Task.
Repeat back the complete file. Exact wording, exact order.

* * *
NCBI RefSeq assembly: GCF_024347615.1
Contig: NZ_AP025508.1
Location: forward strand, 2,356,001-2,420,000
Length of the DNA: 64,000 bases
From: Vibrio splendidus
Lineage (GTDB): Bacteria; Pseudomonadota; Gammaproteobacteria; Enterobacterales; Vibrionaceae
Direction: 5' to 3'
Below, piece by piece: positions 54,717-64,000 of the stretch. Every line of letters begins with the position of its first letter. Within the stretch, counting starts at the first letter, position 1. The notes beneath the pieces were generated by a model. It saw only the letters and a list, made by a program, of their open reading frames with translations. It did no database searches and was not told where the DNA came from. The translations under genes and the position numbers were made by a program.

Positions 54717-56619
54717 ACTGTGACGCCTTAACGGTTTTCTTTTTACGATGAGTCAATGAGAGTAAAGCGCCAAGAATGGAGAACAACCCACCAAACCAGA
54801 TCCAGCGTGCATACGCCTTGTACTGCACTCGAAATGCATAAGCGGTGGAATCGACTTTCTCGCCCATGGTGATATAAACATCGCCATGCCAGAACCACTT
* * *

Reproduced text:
NCBI RefSeq assembly: GCF_024347615.1
Contig: NZ_AP025508.1
Location: forward strand, 2,356,001-2,420,000
Length of the DNA: 64,000 bases
From: Vibrio splendidus
Lineage (GTDB): Bacteria; Pseudomonadota; Gammaproteobacteria; Enterobacterales; Vibrionaceae
Direction: 5' to 3'
Below, piece by piece: positions 54,717-64,000 of the stretch. Every line of letters begins with the position of its first letter. Within the stretch, counting starts at the first letter, position 1. The notes beneath the pieces were generated by a model. It saw only the letters and a list, made by a program, of their open reading frames with translations. It did no database searches and was not told where the DNA came from. The translations under genes and the position numbers were made by a program.

Positions 54717-56619
54717 ACTGTGACGCCTTAACGGTTTTCTTTTTACGATGAGTCAATGAGAGTAAAGCGCCAAGAATGGAGAACAACCCACCAAACCAGA
54801 TCCAGCGTGCATACGCCTTGTACTGCACTCGAAATGCATAAGCGGTGGAATCGACTTTCTCGCCCATGGTGATATAAACATCGCCATGCCAGAACCACTT